According to the BBC the University of Edinburgh has signed up over 200,000 students for its Coursera online courses that launch in the New Year. You might ask how can the university provide any sort of support to these numbersa of students for no revenue? The answer is “they won’t”. But the university is happy to sign these courses up under the banner “Take the World’s Best Courses, Online, For Free”. If you query the apparent gap between the marketing and the reality of the courses you either get the response “that’s just marketing” or the more pedagogically considered response that direct contact with students and between students is a total waste of time, an anchronism that will go the way of lift attendants. In their different ways both of these anwers pose strategic risks. When it comes to publication of perceived quality failures, large organisations with large numbers of disgruntled customers make for good copy. How will the Principal or one of his henchpersons respond to being dragged out into the light blinking and confronted by Anne Robinson asking them whether they really think their Coursera courses are “the world’s best courses”?
Arguing that it is all just marketing and any sane student would realise that the courses are not really the equivalent of face-to-face courses exposes the university to risks of reputational damage, but the more interesting interpretation is that, yes, the university believe that these courses are “the world’s best”. Assuming this really is the university’s policy obviates the risk of accusing the University of bad faith, but makes this a fascinating example of potentially disruptive innovation. In arguing that MOOCs are as good as their traditional courses the university are arguing against their core business model, which is based on expensive lecturing, tutoring, feedback and assessment. They would be claiming that this cannot just be replaced by, but be bettered by, getting students to sit through online lectures and complete peer reviewed assessments.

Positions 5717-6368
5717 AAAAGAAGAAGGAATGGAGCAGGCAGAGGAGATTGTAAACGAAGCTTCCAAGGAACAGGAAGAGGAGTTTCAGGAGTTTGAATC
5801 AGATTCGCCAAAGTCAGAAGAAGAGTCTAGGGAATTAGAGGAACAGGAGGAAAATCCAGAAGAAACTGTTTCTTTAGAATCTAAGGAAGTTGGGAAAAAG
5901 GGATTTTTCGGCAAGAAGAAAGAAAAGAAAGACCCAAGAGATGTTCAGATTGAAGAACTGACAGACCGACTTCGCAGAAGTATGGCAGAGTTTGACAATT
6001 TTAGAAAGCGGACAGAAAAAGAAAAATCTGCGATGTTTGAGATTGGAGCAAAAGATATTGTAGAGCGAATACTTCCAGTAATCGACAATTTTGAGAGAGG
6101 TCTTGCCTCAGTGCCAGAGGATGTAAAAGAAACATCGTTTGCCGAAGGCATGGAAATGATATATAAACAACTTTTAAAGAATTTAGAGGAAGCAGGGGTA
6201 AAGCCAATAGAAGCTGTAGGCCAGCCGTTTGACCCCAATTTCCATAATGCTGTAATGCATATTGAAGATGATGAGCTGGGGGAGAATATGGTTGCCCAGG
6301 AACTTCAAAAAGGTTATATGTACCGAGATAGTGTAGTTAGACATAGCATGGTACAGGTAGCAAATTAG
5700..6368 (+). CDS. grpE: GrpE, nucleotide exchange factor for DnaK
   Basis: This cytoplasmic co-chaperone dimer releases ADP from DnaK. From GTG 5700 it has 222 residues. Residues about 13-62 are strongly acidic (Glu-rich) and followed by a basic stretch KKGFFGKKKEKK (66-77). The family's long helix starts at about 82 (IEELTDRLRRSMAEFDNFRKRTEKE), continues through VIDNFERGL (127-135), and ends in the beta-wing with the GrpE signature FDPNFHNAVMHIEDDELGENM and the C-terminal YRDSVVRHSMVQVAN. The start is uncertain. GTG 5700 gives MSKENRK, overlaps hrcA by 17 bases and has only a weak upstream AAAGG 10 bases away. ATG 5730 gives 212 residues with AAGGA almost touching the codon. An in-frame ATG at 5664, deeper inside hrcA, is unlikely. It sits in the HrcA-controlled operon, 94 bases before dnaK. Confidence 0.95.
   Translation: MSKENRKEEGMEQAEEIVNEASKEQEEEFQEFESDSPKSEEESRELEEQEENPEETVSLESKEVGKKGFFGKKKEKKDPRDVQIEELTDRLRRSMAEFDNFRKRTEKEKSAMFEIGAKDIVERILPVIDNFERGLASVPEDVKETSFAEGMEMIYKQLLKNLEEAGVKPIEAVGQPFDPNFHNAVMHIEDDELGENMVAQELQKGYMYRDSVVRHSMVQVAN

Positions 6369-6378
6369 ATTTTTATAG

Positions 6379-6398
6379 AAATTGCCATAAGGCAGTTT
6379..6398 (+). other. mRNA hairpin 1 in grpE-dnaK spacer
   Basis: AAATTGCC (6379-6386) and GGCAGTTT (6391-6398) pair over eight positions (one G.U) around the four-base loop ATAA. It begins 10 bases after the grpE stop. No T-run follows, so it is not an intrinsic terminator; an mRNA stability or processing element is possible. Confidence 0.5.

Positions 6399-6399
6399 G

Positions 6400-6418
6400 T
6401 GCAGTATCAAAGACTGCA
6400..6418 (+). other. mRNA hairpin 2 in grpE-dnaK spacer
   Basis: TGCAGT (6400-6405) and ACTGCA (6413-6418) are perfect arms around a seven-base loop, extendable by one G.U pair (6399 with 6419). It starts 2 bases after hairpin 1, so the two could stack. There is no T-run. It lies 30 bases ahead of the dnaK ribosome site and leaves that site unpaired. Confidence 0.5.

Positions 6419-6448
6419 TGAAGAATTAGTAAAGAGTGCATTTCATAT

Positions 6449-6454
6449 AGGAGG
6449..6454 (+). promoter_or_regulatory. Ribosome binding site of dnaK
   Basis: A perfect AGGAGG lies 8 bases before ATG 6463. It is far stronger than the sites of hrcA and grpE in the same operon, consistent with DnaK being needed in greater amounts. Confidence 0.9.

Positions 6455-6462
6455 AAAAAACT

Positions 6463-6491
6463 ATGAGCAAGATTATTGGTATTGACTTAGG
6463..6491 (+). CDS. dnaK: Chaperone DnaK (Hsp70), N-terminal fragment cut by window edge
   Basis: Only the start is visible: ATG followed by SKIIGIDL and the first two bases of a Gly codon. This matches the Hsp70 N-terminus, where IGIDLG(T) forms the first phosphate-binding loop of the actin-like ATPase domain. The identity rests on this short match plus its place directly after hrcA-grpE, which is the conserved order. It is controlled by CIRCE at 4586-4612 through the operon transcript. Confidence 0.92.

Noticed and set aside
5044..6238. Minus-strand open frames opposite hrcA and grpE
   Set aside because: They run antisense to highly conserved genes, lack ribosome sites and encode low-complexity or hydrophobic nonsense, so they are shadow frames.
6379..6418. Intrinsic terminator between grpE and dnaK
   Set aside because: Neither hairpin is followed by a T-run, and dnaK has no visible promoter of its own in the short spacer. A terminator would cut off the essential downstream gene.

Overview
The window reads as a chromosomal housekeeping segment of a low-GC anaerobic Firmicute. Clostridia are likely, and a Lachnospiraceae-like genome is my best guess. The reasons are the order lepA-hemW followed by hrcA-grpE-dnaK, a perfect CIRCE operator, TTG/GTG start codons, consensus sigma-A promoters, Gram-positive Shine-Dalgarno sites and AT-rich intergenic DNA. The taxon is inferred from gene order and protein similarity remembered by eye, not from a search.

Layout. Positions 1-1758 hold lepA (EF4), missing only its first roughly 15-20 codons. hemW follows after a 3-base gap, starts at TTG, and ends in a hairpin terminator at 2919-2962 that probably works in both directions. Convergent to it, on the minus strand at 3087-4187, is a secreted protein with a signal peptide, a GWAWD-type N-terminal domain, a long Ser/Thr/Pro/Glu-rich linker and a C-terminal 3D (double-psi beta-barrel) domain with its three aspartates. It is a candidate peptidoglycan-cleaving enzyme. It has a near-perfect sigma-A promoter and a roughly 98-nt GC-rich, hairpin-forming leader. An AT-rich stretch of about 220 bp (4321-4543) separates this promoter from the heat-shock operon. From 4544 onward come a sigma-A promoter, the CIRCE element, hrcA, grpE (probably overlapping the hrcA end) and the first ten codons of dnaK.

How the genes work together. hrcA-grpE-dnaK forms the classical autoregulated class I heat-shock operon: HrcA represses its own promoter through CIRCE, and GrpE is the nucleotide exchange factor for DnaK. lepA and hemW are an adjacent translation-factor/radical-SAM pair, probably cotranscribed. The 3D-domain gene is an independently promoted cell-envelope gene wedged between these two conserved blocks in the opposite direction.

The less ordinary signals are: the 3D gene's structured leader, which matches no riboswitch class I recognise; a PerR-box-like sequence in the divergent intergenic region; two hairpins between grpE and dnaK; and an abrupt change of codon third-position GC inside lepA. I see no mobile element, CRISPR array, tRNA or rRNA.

Coursera describe themselves (https://www.coursera.org/about) as “a social entrepreneurship company” . “Social entrepreneurship”, in the sense of not-for-profit initiatives to tackle social needs, is one of those concepts that has progressively had its meaning sucked out of it. Coursera is a for-profit corporation backed by venture capital funds expecting that at some point in the future it will make them a profit. Coursera are not necessarily funded by people who wake up at 3am woryting about whether the world’s horses are getting enough roughage. In supporting Coursera, universities are arguing that the services they currently charge thousands of pounds for can be delivered for free and are encouraging the emergence of a for-profit intermediary between themselves and the learner.
The university can argue that, like a confectionary firm testing a new chocolate bar, they are exploring the market to learn about MOOCs, but when a sweetie firm test a new product it usually doesn’t involve arguing that their current products are over-priced.